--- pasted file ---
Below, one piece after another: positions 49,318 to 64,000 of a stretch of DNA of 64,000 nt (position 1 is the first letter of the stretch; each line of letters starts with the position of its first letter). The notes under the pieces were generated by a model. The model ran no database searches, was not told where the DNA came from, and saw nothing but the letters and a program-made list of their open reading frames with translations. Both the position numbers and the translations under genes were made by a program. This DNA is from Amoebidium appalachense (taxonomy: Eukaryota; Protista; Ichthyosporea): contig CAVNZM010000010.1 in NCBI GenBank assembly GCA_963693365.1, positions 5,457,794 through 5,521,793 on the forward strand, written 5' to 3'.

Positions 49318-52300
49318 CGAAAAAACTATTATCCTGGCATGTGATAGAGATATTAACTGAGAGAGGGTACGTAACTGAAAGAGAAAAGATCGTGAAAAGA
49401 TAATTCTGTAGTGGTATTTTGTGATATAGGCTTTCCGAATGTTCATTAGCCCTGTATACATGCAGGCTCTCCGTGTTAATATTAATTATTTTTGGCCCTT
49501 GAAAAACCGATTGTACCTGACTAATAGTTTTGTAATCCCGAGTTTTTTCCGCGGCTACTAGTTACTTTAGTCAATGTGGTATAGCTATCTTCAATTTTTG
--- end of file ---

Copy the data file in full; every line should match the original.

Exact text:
Below, one piece after another: positions 49,318 to 64,000 of a stretch of DNA of 64,000 nt (position 1 is the first letter of the stretch; each line of letters starts with the position of its first letter). The notes under the pieces were generated by a model. The model ran no database searches, was not told where the DNA came from, and saw nothing but the letters and a program-made list of their open reading frames with translations. Both the position numbers and the translations under genes were made by a program. This DNA is from Amoebidium appalachense (taxonomy: Eukaryota; Protista; Ichthyosporea): contig CAVNZM010000010.1 in NCBI GenBank assembly GCA_963693365.1, positions 5,457,794 through 5,521,793 on the forward strand, written 5' to 3'.

Positions 49318-52300
49318 CGAAAAAACTATTATCCTGGCATGTGATAGAGATATTAACTGAGAGAGGGTACGTAACTGAAAGAGAAAAGATCGTGAAAAGA
49401 TAATTCTGTAGTGGTATTTTGTGATATAGGCTTTCCGAATGTTCATTAGCCCTGTATACATGCAGGCTCTCCGTGTTAATATTAATTATTTTTGGCCCTT
49501 GAAAAACCGATTGTACCTGACTAATAGTTTTGTAATCCCGAGTTTTTTCCGCGGCTACTAGTTACTTTAGTCAATGTGGTATAGCTATCTTCAATTTTTG